4. Sure does, but we found that it just didn’t work well in the bread, though you can find folks on the web who disagree with us. Moisture-retaining, but not enough structure so it was too dense. Basically, if we couldn’t swap it for xanthan and get a comparable result, we worried that it was too much variability for the same recipe. Whereas xanthan/psyllium were pretty similar (caveat, see in the book about brioches).

      5. Hey Jeff (and Zoe, too),

        I just baked off my first attempt, and the taste and mouth-feel are excellent. I am so psyched….I am a baker and work at a cafe, and we have been trying out King Arthur’s mixes, but while tasting okay, the residual mouth-feel is gritty and off-putting (worse than uncleaned spinach!)

        However, your gluten-free dough recipe did not rise for me but actually flattened while baking. I did not measure with packed cups, so it is perhaps an issue of over-hydration, and I frankly do not remember what yeast I use as I purchase by the pound, keep it in the freezer, and it may be either Red-star or SAF. Both are instant. I mixed a half-recipe so that I could mix in my bread machine (just to mix and let rise while turned off so no added heat). Used every ingredient exactly in half, but it did not look as biscuity as yours in the video, certainly not as I left it out to proof after one day of refrigeration (got kinda flat).

        Regardless, I shall try again, as the taste is way beyond what I expected.

        Thanks so much for your amazing attention to detail…I realize the necessity for such here in particular. I so want to provide such good tasting bread to all our customers who now think that anything bready needs to be and taste like cardboard.

        Thanks again for any comment or advise.
        best to you!

      6. Well, you really have to measure with packed cups, or else weigh the ingredients–otherwise the hydration’s going to be way off.

  7. You mention a weight conversion chart in your hb5 book. Would you post that chart for those of us who purchased the first edition?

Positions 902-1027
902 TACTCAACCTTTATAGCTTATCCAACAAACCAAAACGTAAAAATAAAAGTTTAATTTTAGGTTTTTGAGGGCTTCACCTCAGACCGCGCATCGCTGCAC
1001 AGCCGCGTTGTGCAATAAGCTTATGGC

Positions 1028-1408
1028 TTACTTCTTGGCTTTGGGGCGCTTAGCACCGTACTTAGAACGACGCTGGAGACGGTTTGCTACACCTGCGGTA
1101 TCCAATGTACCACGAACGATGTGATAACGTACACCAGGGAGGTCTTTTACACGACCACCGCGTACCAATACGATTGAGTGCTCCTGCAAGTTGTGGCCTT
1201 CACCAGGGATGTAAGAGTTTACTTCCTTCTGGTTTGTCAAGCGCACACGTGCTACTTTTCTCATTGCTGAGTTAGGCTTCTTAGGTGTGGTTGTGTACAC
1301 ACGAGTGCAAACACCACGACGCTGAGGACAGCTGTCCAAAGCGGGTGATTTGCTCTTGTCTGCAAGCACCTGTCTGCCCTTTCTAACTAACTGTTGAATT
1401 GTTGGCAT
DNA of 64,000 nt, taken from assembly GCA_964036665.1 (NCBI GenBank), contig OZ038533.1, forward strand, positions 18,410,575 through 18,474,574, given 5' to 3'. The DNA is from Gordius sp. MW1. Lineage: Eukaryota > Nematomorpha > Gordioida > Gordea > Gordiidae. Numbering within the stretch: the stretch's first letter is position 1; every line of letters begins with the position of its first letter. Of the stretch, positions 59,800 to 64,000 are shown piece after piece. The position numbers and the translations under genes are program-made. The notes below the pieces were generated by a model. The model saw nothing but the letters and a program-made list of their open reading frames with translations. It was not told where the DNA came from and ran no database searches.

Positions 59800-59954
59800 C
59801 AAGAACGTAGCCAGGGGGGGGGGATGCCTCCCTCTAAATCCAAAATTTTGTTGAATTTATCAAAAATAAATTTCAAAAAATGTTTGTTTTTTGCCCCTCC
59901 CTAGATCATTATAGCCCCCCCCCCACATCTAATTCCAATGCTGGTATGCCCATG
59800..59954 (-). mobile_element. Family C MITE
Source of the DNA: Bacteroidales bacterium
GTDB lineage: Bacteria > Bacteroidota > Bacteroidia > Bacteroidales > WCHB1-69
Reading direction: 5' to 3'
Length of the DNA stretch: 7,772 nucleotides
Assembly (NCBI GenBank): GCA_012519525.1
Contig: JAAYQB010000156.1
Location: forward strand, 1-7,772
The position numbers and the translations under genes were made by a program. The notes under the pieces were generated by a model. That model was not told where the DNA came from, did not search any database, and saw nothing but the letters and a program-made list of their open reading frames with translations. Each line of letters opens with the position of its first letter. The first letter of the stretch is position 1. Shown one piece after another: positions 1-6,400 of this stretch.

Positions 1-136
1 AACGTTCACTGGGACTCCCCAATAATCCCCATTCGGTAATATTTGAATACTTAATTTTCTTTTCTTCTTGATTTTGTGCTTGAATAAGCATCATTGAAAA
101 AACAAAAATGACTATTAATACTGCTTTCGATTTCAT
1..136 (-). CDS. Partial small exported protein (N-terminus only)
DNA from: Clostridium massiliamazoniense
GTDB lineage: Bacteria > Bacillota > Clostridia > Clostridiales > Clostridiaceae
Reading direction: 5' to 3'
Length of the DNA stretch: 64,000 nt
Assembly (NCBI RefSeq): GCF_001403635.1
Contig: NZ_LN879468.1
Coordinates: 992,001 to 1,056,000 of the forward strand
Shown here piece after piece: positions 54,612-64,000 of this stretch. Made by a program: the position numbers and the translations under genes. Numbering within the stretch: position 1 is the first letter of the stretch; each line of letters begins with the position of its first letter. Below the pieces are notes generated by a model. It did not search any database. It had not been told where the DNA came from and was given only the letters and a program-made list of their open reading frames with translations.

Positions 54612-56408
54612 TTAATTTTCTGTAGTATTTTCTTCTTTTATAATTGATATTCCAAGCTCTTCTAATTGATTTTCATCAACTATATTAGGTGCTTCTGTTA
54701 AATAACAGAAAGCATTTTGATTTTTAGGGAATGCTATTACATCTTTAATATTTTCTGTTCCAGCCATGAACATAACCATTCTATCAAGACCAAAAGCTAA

1. There’s only been one edition of HBin5, not sure what you mean. It does have a weight conversion chart, so I’m confused? The weight conversions are on page 36.

  8. I am using your new book, the basic recipe. When I use a scale to weigh the flour, 2 lbs. measures about 7-1/2 cups. Using Gold Medal all purpose, Escali scale and one other scale. What am I doing wrong?

    1. If you’re measuring exactly like you see in this video, using “scoop-and-sweep” rather than “spoon-and-sweep”, then there’s no explanation–it must be in the cup-measuring technique. If you’re having good results with the scale, just use that–it’s superior in every way.

  9. You mention the video a few times here, and yet I see no video linked or embeded anywhere on the page.

    Could you please link the video in question?


  10. Hi, I am on my second attempt in making the dough, all seems to go well, until I remove the dough from the fridge to form a loaf. There is no stretch in the dough as in your pictures and videos. I have tried adding more water. The dough resembles thick porridge, it doesn’t, matter how long I try to form it I do not get a smooth dough as in your video. What am I doing wrong. I live in the UK and I am using metric weight.

    1. Hmmm. Sorry for the trouble. I’ve baked my method in the UK, but I used relatively high protein flours: Shipton Mill Traditional Organic White Flour, and Waitrose Whole Meal Bread Flour (note that if you go with the whole-meal, you need about a half-cup more water (4 ounces/110 grams). Many European white flours are low in protein because they don’t blend in any North American flour (often Canadian)–which is high in protein and absorbs a lot of water. Short answer is that whatever flour you’re using, with the very runny result you’re getting, you need to decrease the water, not increase. Quarter-cup (2 ounces/55 grams)? You can salvage your existing batch by mixing in some flour, then allowing to ferment at room temperature for two hours before refrigerating again.